Patrick Kavanagh sums up Tommy Handley’s broadcasting style as ‘so cheeky, so friendly, and so unpompous’ (Kavanagh, People and Places, 10), and it is hard to disagree. Handley’s style was that of an opportunist, quick-thinking man of affairs, surrounded by a gallery of odd and eccentric characters: there was Joan Harben as Mona Lott, whose lugubrious diatribes usually ended with ‘It’s being so cheerful as keeps me going’; Jack Train contributed, among other characters, Colonel Chinstrap, a confirmed boozer to whom every remark, however innocent, was an invitation to a drink, receiving the reply ‘I don’t mind if I do’. Credit for the brilliance of ITMA must also go to scriptwriter Ted Kavanagh, and to the BBC producer Francis Worsley. There were also many other regulars in a large and constantly changing cast, but Tommy Handley was the benign master of ceremonies whose crisp delivery and immaculate timing kept the show at the peak of professional excellence. Another facet of Handley’s skill was demonstrated by a number of radio appearances he made with old Etonian entertainer Ronald Frankau. They called themselves Murgatroyd and Winterbottom and they jointly wrote and performed a sophisticated crosstalk of quickfire word and idea association, which was very popular on BBC variety programmes of the late 1940s.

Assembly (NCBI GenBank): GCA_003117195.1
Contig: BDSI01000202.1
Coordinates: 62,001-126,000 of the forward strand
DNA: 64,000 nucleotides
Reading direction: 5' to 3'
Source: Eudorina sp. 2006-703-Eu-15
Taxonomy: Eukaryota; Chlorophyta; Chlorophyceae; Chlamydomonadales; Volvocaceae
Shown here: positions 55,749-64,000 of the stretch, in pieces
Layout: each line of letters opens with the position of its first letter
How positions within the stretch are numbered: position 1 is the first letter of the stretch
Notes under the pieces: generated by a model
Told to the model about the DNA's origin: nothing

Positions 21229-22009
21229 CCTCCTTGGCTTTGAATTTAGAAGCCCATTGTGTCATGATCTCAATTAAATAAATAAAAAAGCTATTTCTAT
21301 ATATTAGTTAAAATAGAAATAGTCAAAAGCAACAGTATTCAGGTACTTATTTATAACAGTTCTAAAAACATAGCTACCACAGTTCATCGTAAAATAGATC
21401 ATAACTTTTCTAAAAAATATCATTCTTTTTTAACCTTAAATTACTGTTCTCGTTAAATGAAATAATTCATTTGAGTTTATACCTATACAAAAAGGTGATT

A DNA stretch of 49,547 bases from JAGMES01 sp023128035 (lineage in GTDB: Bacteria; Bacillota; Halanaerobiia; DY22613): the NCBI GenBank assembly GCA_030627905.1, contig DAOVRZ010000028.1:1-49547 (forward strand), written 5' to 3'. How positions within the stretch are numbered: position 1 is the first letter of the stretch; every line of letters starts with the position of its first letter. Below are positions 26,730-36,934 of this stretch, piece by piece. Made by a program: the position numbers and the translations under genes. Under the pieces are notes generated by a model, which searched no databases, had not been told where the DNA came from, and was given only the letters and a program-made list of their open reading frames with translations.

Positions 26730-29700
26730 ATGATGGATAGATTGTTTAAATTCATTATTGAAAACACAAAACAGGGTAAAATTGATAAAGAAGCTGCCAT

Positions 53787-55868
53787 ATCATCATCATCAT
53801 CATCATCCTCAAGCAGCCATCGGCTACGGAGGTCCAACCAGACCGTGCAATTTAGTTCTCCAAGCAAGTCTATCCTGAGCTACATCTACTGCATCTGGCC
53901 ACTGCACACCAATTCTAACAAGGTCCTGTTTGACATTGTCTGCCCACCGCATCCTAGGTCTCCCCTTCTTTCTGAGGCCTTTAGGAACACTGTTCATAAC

The Quartermaster’s Store” is a traditional song. It is Roud Folk Song Index no. 10508. The origins of both tune and words are uncertain. It was sung by British and ANZACsoldiers during World War I, but may be an older song of the prewar British regular army, or even have origins dating back to the English Civil War in the 17th century. In those World War I armies, the quartermaster‘s department was responsible for stores and supplies. The song lists its supposed characteristics, many of them slovenly or unhygienic. The song was known in the United States by the 1930s; it was sung by the Lincoln Battalion, a unit of American volunteers who fought on the republican side in the Spanish Civil War (1936-39). During World War II, the song was popular in the RAF as well as the Army. The song is also known as The Quartermaster Corps or The Quartermaster’s Corps. (Wikiwand)

Despite his vital and quicksilver personality, Handley remained a very private person. He was quite different from the gregarious and clubbable scriptwriter Kavanagh, whose son has depicted a professional relationship: ‘they were friendly—very—but it would be difficult to call them friends. Outside working hours they hardly met.’ Tommy Handley liked to go home and read: ‘He was either on-stage in the public eye or invisible, gone’ (P. J. Kavanagh, 105). On 19 February 1929 Handley married a singer, Rosalind Jean (d. 1958), daughter of Robert Allistone, a jeweller, and formerly wife of William Henshall. There were no children. Tommy Handley died suddenly at 29 Cleveland Gardens, Paddington, London, on 9 January 1949; he was much missed by millions of adoring listeners. He was so much the keystone and embodiment of the actual performance that ITMA died with him. Undoubtedly the greatest British radio comedian of his generation, Tommy Handley was as unique in radio comedy as Charlie Chaplin was in silent film.”